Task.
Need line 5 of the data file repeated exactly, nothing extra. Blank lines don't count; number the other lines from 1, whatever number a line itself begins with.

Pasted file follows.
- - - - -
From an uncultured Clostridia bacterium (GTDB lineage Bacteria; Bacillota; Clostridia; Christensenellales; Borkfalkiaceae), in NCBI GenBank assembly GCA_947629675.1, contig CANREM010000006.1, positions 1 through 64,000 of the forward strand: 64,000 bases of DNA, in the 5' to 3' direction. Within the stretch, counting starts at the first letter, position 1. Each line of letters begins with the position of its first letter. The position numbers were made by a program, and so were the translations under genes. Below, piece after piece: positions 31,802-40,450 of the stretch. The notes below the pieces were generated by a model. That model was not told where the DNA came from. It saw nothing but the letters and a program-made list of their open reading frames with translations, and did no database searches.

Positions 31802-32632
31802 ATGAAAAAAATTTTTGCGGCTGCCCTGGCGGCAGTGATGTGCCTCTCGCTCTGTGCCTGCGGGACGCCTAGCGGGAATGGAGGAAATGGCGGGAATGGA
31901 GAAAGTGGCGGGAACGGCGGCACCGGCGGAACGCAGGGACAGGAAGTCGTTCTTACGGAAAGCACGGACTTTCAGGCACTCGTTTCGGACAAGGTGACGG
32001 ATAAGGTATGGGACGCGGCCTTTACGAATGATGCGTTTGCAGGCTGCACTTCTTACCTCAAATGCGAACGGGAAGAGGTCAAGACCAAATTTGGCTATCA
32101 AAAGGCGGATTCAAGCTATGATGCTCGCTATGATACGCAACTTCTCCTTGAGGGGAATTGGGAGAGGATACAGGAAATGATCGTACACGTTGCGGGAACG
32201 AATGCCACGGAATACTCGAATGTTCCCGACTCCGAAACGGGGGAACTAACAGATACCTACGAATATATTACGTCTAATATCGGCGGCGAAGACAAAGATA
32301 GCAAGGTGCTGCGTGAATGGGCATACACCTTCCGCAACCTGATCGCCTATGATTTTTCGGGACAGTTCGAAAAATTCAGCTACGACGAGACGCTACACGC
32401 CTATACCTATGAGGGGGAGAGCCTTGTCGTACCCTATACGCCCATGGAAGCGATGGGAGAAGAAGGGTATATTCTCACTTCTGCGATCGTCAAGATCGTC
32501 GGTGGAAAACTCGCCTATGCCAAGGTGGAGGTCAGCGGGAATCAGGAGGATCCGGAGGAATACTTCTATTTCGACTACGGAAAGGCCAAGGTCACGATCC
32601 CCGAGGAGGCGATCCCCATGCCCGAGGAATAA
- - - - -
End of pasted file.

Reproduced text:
32001 ATAAGGTATGGGACGCGGCCTTTACGAATGATGCGTTTGCAGGCTGCACTTCTTACCTCAAATGCGAACGGGAAGAGGTCAAGACCAAATTTGGCTATCA